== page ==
Inspection and Building Code

Hello Everyone, I’m a new member and I’m proud and happy to be part of this wonderful and collaborative community of professional inspectors around the world.
My first post is that a home inspector is a professional advisor, no more than an advisor and what I came to know from one of the courses, that the duty of the Home Inspector is NOT to report a building code violation for different reasons and one of those reasons is that the house might be built long before the issuance of the building code or any of its omissions, additions, amendments…etc. However, when we inspect any visible and accessible element we check it against a specific guidance, standards or figures, and those standards are extracted from the Building Code itself. So My argument is that at the time we all adhere to the InterNachi SOP and we use our professional experience, knowledge and the guidance of the Building Code, but we should refrain from reporting Building Code Violation, taking into consideration that the Building Code supersedes any building standard(s) including InterNachi guidance.

The 2nd argument, is that for the majority of the civil and architectural designs the “safety factor” is always attributed to the safety of infants and children and not the adults, like in the design of stairs, windows, doors…etc, however, I did not notice in many of InterNACHI’s courses what is the safety factor, precaution or reason behind a specific figure, i.e. “WHY” that specific figure and not any other figure? I’m sure that no professional advisor wants to memorise any specific figure(s) “blindly” without having an idea about “WHY” is that specific figure or standard, so we can empower our clients with an informative and educational decision rather than just saying it’s “InteNachi SOP” or it’s the “Building Code”.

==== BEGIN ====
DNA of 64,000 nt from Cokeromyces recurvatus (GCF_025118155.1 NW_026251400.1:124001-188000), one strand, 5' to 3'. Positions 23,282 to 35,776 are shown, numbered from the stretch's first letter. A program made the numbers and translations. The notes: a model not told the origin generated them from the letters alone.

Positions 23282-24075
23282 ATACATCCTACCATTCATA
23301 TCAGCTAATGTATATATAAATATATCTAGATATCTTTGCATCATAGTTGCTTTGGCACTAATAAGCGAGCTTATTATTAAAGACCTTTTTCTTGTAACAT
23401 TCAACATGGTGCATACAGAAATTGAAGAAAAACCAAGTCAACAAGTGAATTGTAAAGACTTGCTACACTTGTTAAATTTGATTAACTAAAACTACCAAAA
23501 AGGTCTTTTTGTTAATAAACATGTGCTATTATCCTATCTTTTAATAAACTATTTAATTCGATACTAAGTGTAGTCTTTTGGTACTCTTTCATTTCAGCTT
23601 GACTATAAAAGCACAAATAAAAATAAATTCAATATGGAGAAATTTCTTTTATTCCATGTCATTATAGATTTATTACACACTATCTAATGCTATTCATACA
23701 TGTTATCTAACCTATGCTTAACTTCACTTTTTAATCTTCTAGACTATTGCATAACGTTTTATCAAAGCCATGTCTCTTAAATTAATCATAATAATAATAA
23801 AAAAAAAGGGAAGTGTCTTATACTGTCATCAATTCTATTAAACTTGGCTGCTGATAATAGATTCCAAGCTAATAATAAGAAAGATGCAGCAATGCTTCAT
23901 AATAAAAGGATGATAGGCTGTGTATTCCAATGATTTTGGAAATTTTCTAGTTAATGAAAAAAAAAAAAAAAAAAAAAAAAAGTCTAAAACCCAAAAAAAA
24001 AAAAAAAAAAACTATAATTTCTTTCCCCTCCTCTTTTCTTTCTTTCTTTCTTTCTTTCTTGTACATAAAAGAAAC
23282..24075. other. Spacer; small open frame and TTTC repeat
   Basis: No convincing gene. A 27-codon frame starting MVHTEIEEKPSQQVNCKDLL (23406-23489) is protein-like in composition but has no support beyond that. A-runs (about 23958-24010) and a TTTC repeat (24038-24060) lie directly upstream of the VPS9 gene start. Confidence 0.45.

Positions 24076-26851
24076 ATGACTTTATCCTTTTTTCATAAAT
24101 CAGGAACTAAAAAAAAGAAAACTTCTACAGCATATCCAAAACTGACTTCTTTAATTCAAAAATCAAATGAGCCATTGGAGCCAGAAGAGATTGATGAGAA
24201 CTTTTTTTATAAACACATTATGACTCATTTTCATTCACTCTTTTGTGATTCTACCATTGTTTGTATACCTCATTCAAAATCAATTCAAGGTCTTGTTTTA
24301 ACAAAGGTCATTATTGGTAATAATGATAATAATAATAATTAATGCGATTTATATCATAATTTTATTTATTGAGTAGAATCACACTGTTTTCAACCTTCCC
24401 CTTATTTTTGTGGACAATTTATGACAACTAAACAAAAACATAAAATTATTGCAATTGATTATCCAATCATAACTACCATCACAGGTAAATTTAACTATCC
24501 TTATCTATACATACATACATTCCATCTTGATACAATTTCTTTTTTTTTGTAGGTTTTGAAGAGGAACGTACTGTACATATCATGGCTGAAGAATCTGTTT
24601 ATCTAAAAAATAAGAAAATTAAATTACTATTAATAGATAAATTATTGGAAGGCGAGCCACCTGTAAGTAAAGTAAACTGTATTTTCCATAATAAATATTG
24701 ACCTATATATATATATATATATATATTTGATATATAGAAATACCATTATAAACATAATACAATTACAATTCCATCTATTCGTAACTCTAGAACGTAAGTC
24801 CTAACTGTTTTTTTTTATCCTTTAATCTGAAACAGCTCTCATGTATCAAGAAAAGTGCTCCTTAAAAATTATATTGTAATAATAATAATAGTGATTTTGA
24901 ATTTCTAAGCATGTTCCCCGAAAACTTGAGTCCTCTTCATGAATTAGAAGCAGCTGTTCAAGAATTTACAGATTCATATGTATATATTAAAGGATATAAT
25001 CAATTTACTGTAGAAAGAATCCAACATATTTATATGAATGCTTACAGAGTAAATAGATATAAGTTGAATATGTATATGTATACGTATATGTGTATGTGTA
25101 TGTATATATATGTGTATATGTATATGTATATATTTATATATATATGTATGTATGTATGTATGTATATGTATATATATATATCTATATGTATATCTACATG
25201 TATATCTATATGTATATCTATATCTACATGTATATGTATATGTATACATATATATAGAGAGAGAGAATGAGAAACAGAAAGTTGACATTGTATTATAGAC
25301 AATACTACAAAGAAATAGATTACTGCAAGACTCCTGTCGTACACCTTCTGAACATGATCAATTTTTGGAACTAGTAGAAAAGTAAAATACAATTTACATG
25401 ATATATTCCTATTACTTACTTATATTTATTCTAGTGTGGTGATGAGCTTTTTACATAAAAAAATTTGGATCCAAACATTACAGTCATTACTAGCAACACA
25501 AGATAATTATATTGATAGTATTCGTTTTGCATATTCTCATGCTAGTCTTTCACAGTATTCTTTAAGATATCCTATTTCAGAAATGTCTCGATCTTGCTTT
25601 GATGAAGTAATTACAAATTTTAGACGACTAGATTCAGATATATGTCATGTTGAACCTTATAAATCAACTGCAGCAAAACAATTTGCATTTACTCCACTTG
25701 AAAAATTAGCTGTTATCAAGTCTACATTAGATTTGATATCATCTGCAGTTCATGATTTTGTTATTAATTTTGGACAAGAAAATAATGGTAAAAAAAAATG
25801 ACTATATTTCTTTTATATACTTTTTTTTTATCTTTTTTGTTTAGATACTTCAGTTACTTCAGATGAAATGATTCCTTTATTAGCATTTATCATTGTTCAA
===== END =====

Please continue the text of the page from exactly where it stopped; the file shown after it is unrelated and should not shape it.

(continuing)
Thank you

We need knowledge of the building codes as they are a minimum safety standard for all homes across Canada. When we do a home inspection we are relying on our knowledge to report what we see. We report in a way that it does not reference a specific building code.
I will give you an idea as to what I mean:

A set of stairs does not have a hand rail on it. We know that it is considered as unsafe because someone could fall down the stairs and have nothing to hold onto. Is this a minimum code requirement as well? The answer is yes.

In my report I will write:
The basement stairs did not have a handrail. Modern safety requirements suggest that any stairs that are more than three steps or higher including the platform should have a graspable handrail from the top nosing to the bottom nosing. Recommend a handrail be installed by a licensed contractor for safety.

What I just said skirts the National Building Code but I made no reference to it.

The second part of your OP states that minimum requirements are mostly for children. That is because they are the most vulnerable people that may get hurt. They are smaller and don’t understand that it could hurt you.

My best advice is to not look so hard into this. Just do your job to your best ability. Knowledge is power but it can also bite you in the assets.

Thank you Greg, your answer is so helpful and I do agree with what you’ve said, but the question is still, 'Why" we refrain from mentioning that the finding is not as per the building code if we are 100% sure about it and despite the fact that it is posing a safety hazard? we can encapsulate our finding or recommendations with whatever we believe is going to reduce the risk of liabilities and our client’s safety and investment, and I think that referring to the Building Code is a helpful support. Maybe I’m wrong with this conclusion.

Actually more than 2 rises requires a handrail at the interior, 3 at the exterior :wink:

Thank You Wayne,